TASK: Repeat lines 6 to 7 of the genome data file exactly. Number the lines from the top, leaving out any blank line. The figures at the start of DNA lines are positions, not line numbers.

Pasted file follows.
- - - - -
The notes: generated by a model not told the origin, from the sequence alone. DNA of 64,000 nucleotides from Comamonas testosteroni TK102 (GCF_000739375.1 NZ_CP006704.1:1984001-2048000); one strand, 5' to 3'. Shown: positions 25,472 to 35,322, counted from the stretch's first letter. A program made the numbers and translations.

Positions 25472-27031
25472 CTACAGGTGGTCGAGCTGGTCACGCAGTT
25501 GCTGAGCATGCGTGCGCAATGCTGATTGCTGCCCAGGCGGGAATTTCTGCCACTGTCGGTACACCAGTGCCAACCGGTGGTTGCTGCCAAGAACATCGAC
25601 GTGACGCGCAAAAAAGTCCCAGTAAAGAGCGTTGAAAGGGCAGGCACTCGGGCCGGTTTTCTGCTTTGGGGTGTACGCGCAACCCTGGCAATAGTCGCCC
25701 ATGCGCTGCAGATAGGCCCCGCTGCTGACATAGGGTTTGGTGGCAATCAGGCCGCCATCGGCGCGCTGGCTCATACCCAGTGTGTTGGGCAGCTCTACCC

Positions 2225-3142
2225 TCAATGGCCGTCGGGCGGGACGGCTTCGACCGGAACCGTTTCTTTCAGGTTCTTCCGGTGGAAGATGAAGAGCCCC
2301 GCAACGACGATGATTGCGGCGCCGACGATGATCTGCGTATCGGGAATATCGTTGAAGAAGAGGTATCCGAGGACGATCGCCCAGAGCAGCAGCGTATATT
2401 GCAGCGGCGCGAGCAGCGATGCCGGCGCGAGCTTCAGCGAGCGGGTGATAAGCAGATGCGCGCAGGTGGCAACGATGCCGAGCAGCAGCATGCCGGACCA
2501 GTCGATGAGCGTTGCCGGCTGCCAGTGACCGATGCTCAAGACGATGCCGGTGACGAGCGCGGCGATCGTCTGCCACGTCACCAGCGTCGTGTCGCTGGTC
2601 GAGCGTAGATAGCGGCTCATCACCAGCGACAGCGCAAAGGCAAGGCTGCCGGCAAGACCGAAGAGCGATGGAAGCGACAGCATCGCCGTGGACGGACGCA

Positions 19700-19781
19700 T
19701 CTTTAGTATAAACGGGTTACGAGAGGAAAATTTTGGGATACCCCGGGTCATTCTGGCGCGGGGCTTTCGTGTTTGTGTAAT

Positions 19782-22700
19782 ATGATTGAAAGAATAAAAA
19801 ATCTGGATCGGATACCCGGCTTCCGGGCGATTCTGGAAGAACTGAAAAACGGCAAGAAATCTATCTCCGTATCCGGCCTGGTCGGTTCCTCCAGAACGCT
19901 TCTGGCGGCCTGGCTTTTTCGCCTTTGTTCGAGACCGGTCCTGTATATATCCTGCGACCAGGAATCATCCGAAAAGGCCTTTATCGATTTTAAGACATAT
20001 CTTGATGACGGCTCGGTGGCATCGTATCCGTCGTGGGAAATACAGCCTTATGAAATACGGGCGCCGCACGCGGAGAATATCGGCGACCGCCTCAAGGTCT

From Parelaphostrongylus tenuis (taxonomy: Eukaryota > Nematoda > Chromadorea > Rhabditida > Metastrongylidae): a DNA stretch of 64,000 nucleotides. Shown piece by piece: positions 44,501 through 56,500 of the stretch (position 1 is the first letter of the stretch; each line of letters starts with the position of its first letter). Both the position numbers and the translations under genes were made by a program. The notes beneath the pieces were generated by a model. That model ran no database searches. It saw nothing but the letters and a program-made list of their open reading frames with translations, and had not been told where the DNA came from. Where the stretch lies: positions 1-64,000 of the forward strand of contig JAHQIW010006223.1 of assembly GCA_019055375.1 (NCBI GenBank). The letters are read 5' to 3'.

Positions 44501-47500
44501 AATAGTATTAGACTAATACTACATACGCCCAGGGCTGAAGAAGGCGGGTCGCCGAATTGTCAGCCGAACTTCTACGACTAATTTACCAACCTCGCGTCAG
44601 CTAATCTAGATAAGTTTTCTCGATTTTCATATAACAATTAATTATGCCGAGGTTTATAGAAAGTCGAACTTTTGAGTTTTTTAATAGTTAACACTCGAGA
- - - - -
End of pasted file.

25701 ATGCGCTGCAGATAGGCCCCGCTGCTGACATAGGGTTTGGTGGCAATCAGGCCGCCATCGGCGCGCTGGCTCATACCCAGTGTGTTGGGCAGCTCTACCC

Positions 2225-3142